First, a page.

A. To them, I would say that medical, psychological and psychiatric research has constantly shown that a section of any community is gay. The reason why they are gay is a matter of ongoing research.
Again, studies have shown that homosexuals cannot become heterosexual and vice-versa. There is sometimes, forced bisexuality in society because people refuse to acknowledge homosexuality.
We need to understand that homosexual behavior has been observed in near about 1,500 species, ranging from primates to gut worms, and is well-recorded for 500 of species. Being gay is not an abnormality or illness.
Q. What are the greatest challenges facing you in the work that you do today? How do you think civil society and the government can reach out and help you?
A. The greatest challenges we face today are from the conservative forces of society. We are in the Supreme Court now, fighting again for the decriminalization judgment that the High Court passed in 2009. The hearing is going on now and we expect a judgment soon. We have to move ahead from there - a gamut of rights has to be made available to the homosexual community.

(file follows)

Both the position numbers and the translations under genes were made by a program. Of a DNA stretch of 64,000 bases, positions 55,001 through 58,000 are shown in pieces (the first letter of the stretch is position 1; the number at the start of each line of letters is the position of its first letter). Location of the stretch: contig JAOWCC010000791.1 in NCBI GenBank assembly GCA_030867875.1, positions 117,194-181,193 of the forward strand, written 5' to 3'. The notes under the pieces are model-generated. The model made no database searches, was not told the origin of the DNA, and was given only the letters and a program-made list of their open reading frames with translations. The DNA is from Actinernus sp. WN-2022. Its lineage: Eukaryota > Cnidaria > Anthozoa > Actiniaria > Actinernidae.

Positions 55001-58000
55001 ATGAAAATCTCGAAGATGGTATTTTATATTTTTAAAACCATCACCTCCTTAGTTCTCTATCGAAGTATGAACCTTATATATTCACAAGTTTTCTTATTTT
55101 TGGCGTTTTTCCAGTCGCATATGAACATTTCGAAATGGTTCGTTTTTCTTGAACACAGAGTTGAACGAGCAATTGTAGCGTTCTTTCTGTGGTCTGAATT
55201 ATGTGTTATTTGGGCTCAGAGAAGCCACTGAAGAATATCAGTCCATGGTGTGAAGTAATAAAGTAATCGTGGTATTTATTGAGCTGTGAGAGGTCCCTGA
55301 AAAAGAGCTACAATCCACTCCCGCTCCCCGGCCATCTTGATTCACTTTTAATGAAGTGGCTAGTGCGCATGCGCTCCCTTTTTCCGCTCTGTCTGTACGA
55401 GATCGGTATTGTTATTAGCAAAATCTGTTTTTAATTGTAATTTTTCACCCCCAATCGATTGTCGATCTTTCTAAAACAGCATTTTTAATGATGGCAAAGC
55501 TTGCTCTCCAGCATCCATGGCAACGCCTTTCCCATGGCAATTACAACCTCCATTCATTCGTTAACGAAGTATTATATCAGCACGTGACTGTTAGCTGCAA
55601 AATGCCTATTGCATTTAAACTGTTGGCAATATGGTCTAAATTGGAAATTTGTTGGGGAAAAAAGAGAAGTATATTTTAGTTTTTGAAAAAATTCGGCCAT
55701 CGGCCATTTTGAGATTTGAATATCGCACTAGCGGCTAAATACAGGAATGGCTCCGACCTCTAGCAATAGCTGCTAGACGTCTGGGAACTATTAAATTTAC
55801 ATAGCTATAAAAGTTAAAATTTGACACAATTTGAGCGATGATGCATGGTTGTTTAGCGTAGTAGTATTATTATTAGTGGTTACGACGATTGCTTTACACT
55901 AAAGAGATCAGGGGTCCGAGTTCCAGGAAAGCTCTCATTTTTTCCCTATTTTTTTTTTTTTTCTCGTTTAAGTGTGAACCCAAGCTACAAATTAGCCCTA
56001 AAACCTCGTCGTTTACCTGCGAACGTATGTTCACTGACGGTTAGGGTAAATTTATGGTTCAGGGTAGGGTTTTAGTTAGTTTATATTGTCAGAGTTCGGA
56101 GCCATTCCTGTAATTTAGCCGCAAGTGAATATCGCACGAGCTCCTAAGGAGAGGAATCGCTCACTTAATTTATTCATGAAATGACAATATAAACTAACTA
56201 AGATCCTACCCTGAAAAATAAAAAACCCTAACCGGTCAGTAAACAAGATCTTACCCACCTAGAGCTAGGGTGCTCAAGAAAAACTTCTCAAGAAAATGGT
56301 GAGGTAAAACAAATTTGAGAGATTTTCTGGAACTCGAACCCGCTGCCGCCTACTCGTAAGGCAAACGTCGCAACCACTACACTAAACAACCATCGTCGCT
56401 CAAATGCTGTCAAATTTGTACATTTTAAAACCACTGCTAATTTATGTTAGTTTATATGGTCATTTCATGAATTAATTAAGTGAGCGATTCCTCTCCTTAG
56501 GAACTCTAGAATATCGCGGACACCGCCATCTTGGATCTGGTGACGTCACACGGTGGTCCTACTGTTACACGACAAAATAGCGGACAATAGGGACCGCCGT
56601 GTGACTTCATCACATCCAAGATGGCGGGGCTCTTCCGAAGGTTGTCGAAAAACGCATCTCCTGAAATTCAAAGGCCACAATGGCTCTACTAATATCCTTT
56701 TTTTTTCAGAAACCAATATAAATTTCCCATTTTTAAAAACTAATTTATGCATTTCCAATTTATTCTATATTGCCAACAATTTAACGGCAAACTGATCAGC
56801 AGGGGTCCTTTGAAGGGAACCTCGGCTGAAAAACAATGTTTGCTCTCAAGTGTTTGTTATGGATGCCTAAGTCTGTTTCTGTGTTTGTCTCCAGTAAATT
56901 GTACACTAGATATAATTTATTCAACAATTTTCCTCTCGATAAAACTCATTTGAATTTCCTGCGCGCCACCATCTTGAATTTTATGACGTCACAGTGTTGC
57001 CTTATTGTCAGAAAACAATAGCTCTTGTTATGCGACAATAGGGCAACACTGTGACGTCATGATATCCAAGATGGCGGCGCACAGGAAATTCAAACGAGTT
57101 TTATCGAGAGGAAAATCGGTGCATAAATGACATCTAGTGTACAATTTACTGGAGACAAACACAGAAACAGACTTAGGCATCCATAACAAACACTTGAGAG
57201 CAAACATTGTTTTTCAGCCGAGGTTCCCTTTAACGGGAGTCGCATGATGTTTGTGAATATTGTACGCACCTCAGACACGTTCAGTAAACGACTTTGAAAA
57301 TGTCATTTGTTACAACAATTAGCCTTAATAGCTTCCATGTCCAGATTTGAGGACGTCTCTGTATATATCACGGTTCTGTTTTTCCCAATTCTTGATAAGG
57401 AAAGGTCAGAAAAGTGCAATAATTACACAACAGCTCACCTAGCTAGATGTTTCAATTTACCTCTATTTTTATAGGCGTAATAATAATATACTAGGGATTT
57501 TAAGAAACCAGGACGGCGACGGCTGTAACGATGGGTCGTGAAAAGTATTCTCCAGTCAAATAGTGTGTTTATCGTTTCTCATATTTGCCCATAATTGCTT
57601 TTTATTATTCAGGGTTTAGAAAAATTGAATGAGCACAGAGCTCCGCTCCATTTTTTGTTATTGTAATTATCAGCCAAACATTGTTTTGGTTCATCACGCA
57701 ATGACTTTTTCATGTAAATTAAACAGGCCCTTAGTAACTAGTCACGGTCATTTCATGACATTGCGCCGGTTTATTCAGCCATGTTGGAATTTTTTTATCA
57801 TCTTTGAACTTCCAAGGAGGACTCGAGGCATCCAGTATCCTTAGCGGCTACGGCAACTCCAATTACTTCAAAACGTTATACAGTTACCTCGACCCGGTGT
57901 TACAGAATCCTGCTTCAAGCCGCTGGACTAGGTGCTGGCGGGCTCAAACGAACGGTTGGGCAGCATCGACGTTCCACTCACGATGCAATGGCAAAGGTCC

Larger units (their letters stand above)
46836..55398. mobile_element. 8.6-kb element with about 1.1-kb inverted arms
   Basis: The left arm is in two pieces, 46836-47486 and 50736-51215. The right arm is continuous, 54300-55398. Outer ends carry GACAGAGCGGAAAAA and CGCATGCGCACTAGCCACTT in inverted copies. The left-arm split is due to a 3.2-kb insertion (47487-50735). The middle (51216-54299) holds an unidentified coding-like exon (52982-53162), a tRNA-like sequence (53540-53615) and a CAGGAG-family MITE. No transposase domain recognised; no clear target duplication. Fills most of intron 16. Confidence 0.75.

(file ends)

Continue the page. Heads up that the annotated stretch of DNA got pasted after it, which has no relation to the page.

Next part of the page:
Political will from the part of the government, laws legislated for the progress and protection of the gay community will surely make things better. Larger coalitions in society are very important to bring about a movement to empower them. Action Plus is a group, which is doing a lot of good in this context. Celebrities like Celina Jaitley, Koena Mitra and Pooja Bedi have been very vocal in their support for the LGTB (Lesbian, Gay, Transgender and Bisexual) people.
Q. What are the learnings that we must borrow from the west in bringing the sexually marginalized into the mainstream and treating them at par with other citizens of the country?
A. We can learn a lot from the US where homosexuals today have so many rights. A lesbian couple recently fought and won a legal battle against the government for health insurance rights.
As a democracy, we need to understand that everyone has equal rights. We must learn to respect differences - even in sexual orientation. Also, there will be no social change overnight, and there will be many years of struggle to contend with. However, the only way to go is the way forward.